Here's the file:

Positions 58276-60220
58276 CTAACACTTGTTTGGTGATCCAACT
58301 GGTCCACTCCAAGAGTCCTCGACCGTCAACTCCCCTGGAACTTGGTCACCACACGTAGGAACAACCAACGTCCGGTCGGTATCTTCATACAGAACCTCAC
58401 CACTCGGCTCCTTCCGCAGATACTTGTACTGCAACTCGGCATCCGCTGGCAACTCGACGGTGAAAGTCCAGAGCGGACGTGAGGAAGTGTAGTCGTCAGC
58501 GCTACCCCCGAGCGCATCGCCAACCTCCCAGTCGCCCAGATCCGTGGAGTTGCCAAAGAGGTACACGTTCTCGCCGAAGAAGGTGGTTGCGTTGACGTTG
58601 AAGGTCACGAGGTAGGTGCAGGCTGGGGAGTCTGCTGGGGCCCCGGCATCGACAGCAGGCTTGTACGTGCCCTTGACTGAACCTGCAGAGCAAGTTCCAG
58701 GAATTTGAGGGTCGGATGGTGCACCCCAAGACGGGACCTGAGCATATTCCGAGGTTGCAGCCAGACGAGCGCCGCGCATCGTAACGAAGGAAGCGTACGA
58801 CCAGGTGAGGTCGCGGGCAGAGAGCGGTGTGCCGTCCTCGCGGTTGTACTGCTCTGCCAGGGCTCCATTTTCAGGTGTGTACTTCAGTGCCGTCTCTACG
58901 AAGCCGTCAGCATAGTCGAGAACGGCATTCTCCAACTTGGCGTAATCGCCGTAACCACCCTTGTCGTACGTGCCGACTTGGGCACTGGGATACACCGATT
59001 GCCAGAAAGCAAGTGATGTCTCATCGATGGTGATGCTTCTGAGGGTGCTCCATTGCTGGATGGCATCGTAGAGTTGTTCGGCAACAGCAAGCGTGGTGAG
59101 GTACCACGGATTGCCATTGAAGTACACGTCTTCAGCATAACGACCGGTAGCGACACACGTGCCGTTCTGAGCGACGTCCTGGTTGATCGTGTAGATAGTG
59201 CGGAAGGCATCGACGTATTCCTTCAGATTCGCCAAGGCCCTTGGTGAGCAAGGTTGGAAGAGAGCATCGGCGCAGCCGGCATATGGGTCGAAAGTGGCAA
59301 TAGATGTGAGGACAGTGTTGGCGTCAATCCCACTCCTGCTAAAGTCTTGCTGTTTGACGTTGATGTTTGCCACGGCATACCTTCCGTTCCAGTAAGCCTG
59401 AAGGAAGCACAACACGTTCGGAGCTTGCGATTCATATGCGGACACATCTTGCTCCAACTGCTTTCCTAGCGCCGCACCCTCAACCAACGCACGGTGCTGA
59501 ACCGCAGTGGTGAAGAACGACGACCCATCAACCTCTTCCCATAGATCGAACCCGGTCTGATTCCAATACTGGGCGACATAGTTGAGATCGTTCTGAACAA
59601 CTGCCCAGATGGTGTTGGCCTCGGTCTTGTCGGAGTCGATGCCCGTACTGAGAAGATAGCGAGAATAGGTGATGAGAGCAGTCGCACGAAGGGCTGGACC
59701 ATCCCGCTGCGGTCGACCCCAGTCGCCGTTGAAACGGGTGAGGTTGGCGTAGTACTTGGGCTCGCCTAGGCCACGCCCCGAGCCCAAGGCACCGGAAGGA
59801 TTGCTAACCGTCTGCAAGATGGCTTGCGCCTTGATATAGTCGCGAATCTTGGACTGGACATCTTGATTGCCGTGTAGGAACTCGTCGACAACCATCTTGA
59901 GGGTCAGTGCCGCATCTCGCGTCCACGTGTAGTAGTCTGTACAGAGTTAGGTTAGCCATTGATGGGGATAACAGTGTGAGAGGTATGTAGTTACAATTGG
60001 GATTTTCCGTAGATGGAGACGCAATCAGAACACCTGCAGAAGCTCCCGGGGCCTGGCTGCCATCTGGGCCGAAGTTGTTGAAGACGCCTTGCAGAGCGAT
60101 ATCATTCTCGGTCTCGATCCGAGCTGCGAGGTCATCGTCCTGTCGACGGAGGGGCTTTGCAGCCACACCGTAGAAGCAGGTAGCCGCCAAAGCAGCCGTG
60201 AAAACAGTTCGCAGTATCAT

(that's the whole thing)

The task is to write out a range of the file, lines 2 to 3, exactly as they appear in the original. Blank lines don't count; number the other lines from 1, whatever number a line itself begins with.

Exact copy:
58276 CTAACACTTGTTTGGTGATCCAACT
58301 GGTCCACTCCAAGAGTCCTCGACCGTCAACTCCCCTGGAACTTGGTCACCACACGTAGGAACAACCAACGTCCGGTCGGTATCTTCATACAGAACCTCAC